• To keep pace with the global trend of exercising feed-in-tariff solar power, Govt. of India initiates Solar PV projects up to a maximum capacity of 50 MW are to be supported by financial incentives of a maximum of Rs 12/kWh (28 US cents) for PV projects and Rs 10/kWh (24 US cents) for solar thermal power projects for a period of 10 years. With investors rushing to set up solar power projects and adding up to 2500 MW of capacity, the Ministry has asked the Planning Commission and the Indian Cabinet to expand the 11th Plan solar power programme beyond 50 MW.
    • The solar energy industry in India has gained momentum and should be able to keep pace with the government’s aim of achieving 10% of the country’s total electricity requirements by 2012.
  • 8. Solar PV Advantage India
    • Solar PV, on the other hand, is a technology that offers a solution for a number of problems associated with fossil fuels. It is clean, decentralized, indigenous and does not need continuous import of a resource.
    • On top of that, India has among the highest solar irradiance in the world which makes solar PV all the more attractive for India.
    • India (Orissa and Andhra Pradesh) also houses some of the best quality reserves of silica (basic feedstock for metal grade Si).
    • India has demonstrated globally proven metallurgical processing capacities and capabilities.
    • India is already an established low cost producer and assembler of solar PV cells and modules
    Presented at Solar Economic Forum on Grid Parity PV London 16th to 18th June 2009: Himadri Banerji
  • 9. Solar PV Advantage India
    • The major issue with solar is its high upfront costs.
    • Companies and countries around the world are investing in
    • scale to bring down costs and in R&D to improve efficiencies.
    • India, on the other hand, faces the danger of missing the
    • solar PV opportunity.
    • Solar industry in India has been till now a low cost producer
    • Of solar PV cells and modules. Its cumulative processing
    • capacity is less than 400 MW for both cells and modules.
    • On the other hand, companies around the world are now
    • planning and developing production facilities that run into
    • giga-watts.
    • India has neither invested in scale nor has it invested in a
    • focused manner in R&D. China, Japan, USA, Germany,
    • Malaysia and Taiwan are doing just this.
    Presented at Solar Economic Forum on Grid Parity PV London 16th to 18th June 2009: Himadri Banerji
  • 10. Solar PV Advantage India
    • To maintain this rate of growth (of around 7-9% per annum),
    • access to cheap, clean and reliable sources of energy has
    • become crucial.
    • India plans capacity to meet its projected demand for
    • electricity of 210 GW by 2012 and to 800 GW by 2032. in
    • which renewable Energy technologies play a crucial role.
    • By 2012, India has targeted 24 GW of capacity through
    • renewable sources of which 0.5 GW would be through solar.
    • By 2017, MNRE expects India’s solar capacity to touch 4 GW.
    Presented at Solar Economic Forum on Grid Parity PV London 16th to 18th June 2009: Himadri Banerji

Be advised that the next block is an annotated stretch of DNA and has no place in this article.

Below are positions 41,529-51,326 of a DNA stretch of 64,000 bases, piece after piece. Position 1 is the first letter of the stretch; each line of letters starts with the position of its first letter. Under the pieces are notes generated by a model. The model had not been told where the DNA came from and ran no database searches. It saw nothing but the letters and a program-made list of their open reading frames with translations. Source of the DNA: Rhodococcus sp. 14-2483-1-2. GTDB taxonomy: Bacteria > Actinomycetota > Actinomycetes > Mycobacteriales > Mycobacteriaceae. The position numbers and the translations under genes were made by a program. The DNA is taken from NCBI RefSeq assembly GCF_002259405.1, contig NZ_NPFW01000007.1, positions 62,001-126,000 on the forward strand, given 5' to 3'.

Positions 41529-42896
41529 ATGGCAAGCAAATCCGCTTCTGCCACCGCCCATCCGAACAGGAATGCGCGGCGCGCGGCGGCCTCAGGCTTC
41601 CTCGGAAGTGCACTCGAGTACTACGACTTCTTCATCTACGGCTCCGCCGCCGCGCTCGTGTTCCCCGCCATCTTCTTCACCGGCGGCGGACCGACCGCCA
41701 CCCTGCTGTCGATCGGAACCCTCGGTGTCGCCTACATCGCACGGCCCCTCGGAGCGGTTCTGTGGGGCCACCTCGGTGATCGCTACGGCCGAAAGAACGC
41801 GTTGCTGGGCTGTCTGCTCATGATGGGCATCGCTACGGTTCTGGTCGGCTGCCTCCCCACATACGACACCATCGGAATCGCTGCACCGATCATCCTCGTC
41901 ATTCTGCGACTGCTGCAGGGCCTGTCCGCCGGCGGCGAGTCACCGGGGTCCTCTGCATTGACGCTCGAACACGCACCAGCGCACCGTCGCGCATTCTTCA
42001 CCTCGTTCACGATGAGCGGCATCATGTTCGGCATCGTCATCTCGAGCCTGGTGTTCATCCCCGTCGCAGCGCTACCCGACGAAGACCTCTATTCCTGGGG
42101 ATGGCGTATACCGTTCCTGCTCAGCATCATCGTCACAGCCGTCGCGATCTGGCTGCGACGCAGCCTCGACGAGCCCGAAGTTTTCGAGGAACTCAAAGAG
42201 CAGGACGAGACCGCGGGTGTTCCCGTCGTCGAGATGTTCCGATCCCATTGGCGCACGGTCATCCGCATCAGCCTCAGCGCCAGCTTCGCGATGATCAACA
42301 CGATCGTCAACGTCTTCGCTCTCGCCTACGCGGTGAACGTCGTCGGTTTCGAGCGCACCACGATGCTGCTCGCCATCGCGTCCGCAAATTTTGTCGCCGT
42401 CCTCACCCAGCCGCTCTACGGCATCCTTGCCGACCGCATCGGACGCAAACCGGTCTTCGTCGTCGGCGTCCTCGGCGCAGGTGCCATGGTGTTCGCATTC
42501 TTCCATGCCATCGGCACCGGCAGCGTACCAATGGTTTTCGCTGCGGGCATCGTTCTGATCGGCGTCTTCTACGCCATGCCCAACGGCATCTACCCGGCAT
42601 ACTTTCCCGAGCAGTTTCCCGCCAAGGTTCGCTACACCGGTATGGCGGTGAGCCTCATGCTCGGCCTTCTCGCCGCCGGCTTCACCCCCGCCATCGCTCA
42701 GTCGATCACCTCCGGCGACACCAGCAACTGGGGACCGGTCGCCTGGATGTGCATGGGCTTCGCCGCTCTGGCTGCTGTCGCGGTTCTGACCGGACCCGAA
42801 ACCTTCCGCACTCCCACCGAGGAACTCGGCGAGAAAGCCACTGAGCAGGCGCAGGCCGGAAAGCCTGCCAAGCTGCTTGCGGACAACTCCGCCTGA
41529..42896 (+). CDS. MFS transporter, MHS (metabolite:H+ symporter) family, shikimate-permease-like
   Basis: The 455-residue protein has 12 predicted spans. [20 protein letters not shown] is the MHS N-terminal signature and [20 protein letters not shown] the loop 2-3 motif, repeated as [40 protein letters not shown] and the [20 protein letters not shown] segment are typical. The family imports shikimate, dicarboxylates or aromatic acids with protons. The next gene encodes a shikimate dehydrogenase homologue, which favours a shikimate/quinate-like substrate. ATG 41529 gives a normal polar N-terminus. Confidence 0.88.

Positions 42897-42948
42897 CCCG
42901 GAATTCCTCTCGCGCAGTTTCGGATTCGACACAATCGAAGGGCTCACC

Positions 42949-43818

• 11. Solar PV Advantage India
    • The Government of India has kept a target of electrification of
    • all villages
    • By 2009 and ‘Power for all by 2012’ with a minimum energy
    • Consumption of 1 unit per day per family.
    • Solar PV based decentralized distributed generation can contribute to this
    • target
    • **India is one of the fastest growing economies globally and energy is one of the basic requirements to maintain this rate of growth and to serve its developmental objectives.
    Presented at Solar Economic Forum on Grid Parity PV London 16th to 18th June 2009: Himadri Banerji
  • 12. Solar PV Advantage India
    • The Government of India in 2007 released a draft model of RE law by
    • mandating electricity utilities to purchase power from renewable sources.
    • The target for electricity generation via this route is fixed at 10% by 2010 and 20% by
    • 2020.
    • Thus far, 13 SERCs have notified RPO targets for their respective states and the
    • remaining states are lined up to fix their purchase obligation. These measures will boost
    • the RE market in the country.
    Presented at Solar Economic Forum on Grid Parity PV London 16th to 18th June 2009: Himadri Banerji
  • 13. Solar PV Advantage India
    • In view of the introduction of state-level RPO’s, increasing demand (due to economic growth and rural electrification) and increase in short-term trading prices, SERCs have called for the use of indigenous energy sources, such as RE, especially wind and solar.
    • Currently, as of March 2007, India has RE capacity of 11,275 MW, which is around 7% of the total installed capacity.
    • It has been growing at a CAGR (2003-07) of 18%. The figure below presents the break-up of installed Energy capacity of different segments as on January 2008.
    • By and large, the RE sector is dominated by wind, with a share of around 71% or 7,845 MW of the total renewable capacity
    Presented at Solar Economic Forum on Grid Parity PV London 16th to 18th June 2009: Himadri Banerji
  • 14. Solar PV Advantage India
    • India has, in the past three decades, been implementing a large RE program and solar, including solar PV, is a focus area. As a part of the RE program in India, the Ministry of New and Renewable Energy (MNRE) launched a country-wide Solar Photovoltaic Program two decades ago.